Every year, more than 10,000 young people leave care and many are thrust into the adult world before they are ready, facing a life without the support of family and friends that so many of us take for granted.
To tackle the issue, National Youth Advocacy Service (NYAS), a local charity supporting care-experienced children and young people across England and Wales, have created “SidebySide”, a pioneering mentoring programme designed to support care leavers and help them navigate the challenges of transitioning to independent living. The impact of having been in care does not end at 18, 21 or even 25. It is a continuous lifetime experience that can have lasting effects.
The programme has been informed by the NYAS Care Leavers Forum – a group of care-experienced young people who are working with NYAS to help improve the experience of care leavers in the UK, and aims to help young people to bridge the gap between leaving care and finding their own way in the world, providing a broad range of support and mentoring.
The programme is currently being piloted in Wirral as part of Wirral Council’s robust care leaver offer, and will support up to 15 local young people with a plan to develop and expand nationally.
Each young person is matched with a volunteer mentor who will support their transition out of care by reducing isolation and enabling young people to learn new skills to live independently. The support on offer to young people taking part in the scheme will include access to a dedicated SidebySide volunteer to support them for a minimum of 12 months; up to 10 hours of advocacy support, if required, from a NYAS qualified and independent advocate; access to the NYAS freephone helpline in the evenings and weekends for support and/or signposting and access to a skills and interests bursary up to the value of £500. The young people work closely with a NYAS project co-ordinator to choose their personal mentor based on shared interest, skills and life experience.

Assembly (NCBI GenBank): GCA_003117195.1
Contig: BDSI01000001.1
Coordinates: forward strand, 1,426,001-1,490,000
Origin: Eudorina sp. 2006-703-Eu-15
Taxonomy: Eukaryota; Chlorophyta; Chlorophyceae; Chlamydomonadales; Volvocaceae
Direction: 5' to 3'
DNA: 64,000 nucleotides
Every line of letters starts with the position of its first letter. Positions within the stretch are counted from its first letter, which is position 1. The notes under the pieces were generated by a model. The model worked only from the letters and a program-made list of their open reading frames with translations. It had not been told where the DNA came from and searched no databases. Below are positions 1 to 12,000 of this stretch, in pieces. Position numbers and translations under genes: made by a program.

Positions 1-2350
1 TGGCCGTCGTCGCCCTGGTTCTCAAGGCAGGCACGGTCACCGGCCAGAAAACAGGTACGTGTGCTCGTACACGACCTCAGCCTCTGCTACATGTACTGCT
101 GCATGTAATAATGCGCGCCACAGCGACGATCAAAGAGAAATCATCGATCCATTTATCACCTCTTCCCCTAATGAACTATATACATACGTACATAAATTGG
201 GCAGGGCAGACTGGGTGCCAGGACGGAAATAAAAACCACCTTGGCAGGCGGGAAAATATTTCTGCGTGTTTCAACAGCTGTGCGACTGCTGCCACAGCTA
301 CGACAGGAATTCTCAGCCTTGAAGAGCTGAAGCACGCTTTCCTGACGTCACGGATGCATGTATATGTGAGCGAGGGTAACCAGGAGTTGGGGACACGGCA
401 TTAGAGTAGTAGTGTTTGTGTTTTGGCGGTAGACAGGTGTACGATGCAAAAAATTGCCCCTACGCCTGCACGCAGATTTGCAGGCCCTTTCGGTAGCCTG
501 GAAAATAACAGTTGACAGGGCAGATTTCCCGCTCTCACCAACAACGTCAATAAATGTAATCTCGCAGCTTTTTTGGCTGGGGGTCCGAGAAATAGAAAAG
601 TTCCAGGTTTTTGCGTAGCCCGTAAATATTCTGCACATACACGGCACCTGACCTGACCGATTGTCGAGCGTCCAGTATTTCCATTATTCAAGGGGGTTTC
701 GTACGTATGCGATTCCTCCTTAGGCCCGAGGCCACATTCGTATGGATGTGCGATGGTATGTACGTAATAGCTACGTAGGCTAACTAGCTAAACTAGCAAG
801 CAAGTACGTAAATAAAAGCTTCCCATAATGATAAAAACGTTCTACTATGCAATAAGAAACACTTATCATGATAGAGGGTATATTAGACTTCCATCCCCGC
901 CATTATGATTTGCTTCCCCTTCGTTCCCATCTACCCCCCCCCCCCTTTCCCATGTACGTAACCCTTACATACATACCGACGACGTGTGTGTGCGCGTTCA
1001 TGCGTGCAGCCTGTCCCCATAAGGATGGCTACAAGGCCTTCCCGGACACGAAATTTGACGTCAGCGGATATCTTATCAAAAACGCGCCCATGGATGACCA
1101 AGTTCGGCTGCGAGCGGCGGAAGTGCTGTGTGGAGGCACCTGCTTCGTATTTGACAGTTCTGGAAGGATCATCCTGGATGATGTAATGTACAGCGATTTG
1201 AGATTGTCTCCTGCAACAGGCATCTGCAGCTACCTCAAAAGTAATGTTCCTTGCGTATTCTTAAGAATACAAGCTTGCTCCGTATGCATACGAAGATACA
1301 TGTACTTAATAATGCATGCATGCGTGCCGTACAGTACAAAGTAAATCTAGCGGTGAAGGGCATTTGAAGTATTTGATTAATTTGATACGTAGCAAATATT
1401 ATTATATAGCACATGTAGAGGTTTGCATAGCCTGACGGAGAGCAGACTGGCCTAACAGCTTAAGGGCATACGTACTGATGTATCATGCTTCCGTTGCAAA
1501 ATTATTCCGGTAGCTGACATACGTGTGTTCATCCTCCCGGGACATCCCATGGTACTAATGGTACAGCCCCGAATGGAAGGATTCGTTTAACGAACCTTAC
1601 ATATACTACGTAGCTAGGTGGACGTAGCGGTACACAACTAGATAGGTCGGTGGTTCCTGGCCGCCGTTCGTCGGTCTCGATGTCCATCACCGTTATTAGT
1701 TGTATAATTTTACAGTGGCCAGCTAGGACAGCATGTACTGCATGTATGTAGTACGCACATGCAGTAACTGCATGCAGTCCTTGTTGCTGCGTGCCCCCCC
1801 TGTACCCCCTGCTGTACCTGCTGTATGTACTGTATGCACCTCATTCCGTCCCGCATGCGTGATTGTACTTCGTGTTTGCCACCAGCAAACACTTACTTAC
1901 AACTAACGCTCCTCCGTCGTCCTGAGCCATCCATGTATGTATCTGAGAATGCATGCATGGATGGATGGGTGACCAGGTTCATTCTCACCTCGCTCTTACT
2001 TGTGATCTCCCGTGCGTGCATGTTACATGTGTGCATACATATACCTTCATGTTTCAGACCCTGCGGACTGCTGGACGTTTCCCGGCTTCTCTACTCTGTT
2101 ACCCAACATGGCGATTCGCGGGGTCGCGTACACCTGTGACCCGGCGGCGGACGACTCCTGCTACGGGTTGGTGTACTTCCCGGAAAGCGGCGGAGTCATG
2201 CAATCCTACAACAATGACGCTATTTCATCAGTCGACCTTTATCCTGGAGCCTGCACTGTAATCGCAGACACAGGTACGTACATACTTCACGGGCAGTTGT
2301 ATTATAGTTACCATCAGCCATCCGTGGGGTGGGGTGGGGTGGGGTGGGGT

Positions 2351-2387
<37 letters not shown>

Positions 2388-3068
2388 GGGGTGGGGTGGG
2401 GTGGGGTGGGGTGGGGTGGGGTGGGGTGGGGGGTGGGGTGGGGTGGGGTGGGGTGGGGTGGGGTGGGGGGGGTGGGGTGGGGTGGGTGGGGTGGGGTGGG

Mentors and mentees will meet at least twice a month to work on any goals that the young person may have. Volunteer mentors will also be contactable when a crisis occurs and will be supported to help the young person through any issues that arise. Most importantly, they will also be there to celebrate any achievements they may have, just as a parent or friend would do.
The SidebySide project will help young people feel more engaged in their life choices and decisions, more confident to make good choices for themselves, and feel supported both emotionally and practically. The effects of mentoring for young people can lead to better mental health, decreased anxiety and depression, and better self-esteem. So far, with the help of her volunteer, one young woman involved in the programme who had not left the house for six months during the pandemic has built up the confidence to get back out to the shops for essentials.
SidebySide Project Co-ordinator Paula Baker said, “Young people who have enrolled onto the SidebySide programme are some of the most resilient and compassionate young people, and they deserve the same chances at success as any other. I’m thankful that they put their trust in SidebySide and have allowed us to offer our help and support. Living independently for the first time can be daunting for many of us, and we want to make sure young people know they have support when they need it.
“Our fantastic volunteers make such a positive impact on the young people’s lives and become a role model by supporting them to achieve their goals. I am looking forward to seeing the relationships develop between the volunteers and the young people, and I am hoping that these relationships will continue throughout their lives.”
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